Real friends are candid and give counsel, but their love keeps it from being reckless. Real friends are careful with one another. They don’t want to push you away; they want to bring you nearer to themselves and to Jesus.
This is why friendship requires so much wisdom. God wants us to be careful with what we say and how we say it. Is it helpful? Is it necessary? What impact will it make? As Proverbs 18:21 tells us, “Death and life are in the power of the tongue.”
So, Proverbs teaches us to avoid three friendship killers: gossip, aloofness, and grudges.
First, we must not be gossips, and we must not make friends with gossips.
Gossip is to friendship what adultery is to marriage. It destroys trust and fractures the relationship. Proverbs 16:28 says, “A dishonest man spreads strife, and a whisperer [gossip] separates close friends.” Proverbs 20:19 says, “Whoever goes about slandering reveals secrets; therefore do not associate with a simple babbler. ” Gossip is poison. Avoid it at all costs.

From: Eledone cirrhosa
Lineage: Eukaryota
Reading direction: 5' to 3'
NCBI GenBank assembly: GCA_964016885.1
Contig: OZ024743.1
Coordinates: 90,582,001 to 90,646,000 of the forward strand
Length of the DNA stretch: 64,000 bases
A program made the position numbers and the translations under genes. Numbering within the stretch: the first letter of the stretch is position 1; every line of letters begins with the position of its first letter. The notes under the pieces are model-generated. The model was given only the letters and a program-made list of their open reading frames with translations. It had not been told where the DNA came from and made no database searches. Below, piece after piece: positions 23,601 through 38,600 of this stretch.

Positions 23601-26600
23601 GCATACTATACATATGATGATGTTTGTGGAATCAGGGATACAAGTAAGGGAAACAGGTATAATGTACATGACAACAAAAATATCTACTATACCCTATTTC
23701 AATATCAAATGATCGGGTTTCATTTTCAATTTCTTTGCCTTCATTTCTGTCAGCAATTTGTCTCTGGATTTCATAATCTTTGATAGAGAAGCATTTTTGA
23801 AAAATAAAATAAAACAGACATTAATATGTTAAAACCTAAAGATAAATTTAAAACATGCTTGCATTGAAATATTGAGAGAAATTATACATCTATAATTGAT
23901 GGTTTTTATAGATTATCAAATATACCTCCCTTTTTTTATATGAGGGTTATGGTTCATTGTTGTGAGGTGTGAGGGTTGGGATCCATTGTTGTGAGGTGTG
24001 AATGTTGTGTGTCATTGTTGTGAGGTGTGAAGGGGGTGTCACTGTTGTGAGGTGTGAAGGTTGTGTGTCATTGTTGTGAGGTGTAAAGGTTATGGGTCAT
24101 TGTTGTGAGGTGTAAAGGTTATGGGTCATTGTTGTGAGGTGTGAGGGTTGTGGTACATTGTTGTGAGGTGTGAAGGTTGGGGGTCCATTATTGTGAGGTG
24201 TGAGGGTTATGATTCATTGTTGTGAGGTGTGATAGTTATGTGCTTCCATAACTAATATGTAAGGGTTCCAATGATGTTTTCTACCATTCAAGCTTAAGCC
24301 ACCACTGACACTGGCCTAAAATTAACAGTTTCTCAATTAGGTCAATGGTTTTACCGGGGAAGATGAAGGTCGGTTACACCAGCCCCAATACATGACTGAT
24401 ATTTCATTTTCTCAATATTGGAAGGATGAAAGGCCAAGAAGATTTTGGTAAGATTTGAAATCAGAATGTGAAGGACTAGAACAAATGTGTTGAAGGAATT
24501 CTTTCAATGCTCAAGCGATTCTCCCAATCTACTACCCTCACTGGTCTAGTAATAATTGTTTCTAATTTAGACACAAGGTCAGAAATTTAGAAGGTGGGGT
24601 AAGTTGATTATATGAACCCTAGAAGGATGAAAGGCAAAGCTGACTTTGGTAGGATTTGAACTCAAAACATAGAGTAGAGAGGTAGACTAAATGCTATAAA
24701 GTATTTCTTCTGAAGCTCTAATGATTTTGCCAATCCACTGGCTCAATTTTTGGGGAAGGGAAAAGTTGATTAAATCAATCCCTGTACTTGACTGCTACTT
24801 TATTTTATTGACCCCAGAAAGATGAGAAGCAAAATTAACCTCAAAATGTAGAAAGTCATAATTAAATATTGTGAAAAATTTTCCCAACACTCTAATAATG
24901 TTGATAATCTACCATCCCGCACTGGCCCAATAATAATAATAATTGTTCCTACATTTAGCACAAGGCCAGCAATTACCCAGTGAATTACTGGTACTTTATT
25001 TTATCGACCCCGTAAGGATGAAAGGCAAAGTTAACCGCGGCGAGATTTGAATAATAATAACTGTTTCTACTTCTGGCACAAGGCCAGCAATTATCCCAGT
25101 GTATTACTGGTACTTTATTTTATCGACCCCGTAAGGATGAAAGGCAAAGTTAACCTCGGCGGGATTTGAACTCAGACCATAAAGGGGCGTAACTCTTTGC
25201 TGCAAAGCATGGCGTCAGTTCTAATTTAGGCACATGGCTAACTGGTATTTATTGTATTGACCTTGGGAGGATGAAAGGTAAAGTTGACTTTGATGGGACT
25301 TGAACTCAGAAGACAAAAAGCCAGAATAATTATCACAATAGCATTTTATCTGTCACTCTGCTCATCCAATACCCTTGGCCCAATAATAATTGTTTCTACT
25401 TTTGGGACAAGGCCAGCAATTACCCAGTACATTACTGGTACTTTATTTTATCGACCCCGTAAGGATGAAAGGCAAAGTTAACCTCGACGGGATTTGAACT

Jesus doesn’t gossip. When he speaks of his friends, he has only good things to say because their faults are not talking points for him. He’s not interested in the dark side of your life. He’s bringing you to glory.
Second, we must not be aloof to our friends.
A friend isn’t detached or unsympathetic. Proverbs 25:20 says, “Whoever sings songs to a heavy heart is like one who takes off a garment on a cold day, and like vinegar on soda.” Singing happy songs to a heavy heart isn’t just wrong, it’s mean. Real friends know when to weep and when to rejoice. Real friends can read the mood and apply the right balm. They know how to be with present in the circumstance.